The next time you hear a familiar “chick a dee dee dee”, listen closely, because a chickadee’s call can tell you a lot. Biologists have discovered that the more “dees” there were in a Black-capped Chickadee’s warning call, the more dangerous the predator. One very threatening predator is the pygmy owl. Its prey is often small birds, and they are able to maneuver swiftly enough to capture a chickadee. When scientists tethered these birds close to chickadees in a test environment, they caused the chickadees to add as many as 23 “dees” to their warning calls! Larger predators that don’t maneuver well and don’t cause much of a threat to chickadees only warranted an additional 3 or 4 “dees!” Chickadees also have a quiet “seet” call, which is believed to warn others of flying raptors. In fact, biologists have actually recognized more than 30 variations in chickadee songs and calls.
There are seven species of chickadees found in North America. The Black Capped Chickadee of the north was once called the Appalachian Chickadee, while the Mountain Chickadee of the Rockies and west was once called Bailey’s Chickadee–and the Chestnut-sided or Chestnut-backed Chickadee of the northwest coast was once named Barlow’s. Chickadees are in the same family as the Tits of Europe and Africa and the well known American Titmouse.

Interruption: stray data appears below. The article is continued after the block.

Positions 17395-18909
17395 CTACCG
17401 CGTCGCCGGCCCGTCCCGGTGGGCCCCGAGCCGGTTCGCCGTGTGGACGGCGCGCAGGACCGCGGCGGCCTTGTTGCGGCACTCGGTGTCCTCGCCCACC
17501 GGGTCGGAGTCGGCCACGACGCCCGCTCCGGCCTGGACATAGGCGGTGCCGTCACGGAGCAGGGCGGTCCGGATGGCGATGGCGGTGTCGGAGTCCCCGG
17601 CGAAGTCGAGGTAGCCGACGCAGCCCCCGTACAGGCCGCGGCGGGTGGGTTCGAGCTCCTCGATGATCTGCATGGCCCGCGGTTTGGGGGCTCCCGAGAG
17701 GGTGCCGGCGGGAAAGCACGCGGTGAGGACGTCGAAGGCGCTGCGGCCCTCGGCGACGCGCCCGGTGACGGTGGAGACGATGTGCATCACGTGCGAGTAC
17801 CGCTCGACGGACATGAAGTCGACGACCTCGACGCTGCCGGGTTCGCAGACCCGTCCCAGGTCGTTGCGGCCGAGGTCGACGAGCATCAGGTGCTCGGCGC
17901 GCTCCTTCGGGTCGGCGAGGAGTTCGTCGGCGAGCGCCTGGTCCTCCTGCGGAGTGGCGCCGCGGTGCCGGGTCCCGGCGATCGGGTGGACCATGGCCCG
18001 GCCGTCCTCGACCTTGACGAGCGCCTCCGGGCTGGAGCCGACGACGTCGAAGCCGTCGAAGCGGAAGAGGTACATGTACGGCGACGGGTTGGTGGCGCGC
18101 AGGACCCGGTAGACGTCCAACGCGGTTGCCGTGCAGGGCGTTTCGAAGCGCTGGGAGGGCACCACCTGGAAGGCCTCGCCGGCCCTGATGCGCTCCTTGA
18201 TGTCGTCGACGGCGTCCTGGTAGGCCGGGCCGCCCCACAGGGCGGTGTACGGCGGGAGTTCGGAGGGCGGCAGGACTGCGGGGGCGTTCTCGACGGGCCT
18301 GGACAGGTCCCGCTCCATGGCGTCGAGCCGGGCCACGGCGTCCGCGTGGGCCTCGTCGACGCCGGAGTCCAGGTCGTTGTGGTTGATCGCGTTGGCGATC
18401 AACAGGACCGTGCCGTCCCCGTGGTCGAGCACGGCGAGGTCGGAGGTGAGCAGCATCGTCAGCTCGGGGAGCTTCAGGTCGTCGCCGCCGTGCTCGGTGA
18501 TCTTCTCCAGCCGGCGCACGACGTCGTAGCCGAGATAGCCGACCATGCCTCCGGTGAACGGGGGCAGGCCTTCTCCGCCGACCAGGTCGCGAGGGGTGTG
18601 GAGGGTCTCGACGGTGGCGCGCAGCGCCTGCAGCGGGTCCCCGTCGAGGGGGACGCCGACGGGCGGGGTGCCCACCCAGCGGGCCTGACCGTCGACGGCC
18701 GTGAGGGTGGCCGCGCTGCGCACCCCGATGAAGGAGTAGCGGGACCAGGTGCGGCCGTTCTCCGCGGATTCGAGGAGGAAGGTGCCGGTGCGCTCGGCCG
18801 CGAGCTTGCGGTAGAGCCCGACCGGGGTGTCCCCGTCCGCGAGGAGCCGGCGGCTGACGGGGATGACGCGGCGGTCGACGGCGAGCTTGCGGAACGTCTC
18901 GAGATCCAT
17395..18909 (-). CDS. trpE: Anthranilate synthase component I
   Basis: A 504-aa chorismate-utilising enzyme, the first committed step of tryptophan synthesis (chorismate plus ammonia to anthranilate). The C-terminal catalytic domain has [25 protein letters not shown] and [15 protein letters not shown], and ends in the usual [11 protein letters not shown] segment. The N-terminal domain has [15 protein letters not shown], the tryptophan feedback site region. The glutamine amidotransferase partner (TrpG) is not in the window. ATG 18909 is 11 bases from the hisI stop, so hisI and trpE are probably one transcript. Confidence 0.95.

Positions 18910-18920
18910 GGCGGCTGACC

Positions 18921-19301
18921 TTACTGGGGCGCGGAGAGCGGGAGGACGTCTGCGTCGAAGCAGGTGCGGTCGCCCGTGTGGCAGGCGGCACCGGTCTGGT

Although chickadees seem to be continuously at our feeders, the main staple of their diets is insects. Chickadees also enjoy insect eggs, spiders and spider eggs, berries and cone seeds. They are also readily attracted to your backyard bird feeders filled with suet, peanuts or black oil sunflower seeds. They cache food under tree bark for winter when food is scarce, and just like squirrels, they do remember where they hid their stash!
Chickadees begin to pair off for mating around the end of February. Favorite nesting sites are natural holes in trees, or holes made by woodpeckers, but they will readily take to an enclosed nesting box. About 8 eggs are laid in the nest, and about 7 weeks later, the baby birds are ready to go off on their own. Non-migratory chickadees will flock together in winter for greater success in finding food and will often use their summer nests or a winter roost for warmth, with several birds huddling together.
Naturally curious and fairly tame, it’s easy to feed chickadees right from your hand. Load up with sunflower seeds and stand close to your feeder or a tree with your palm flat and hand outstretched at arm’s length. Stay perfectly still! With patience, you will be rewarded with a brief visit that feels like a puff of air on your fingertips!
— R. Brune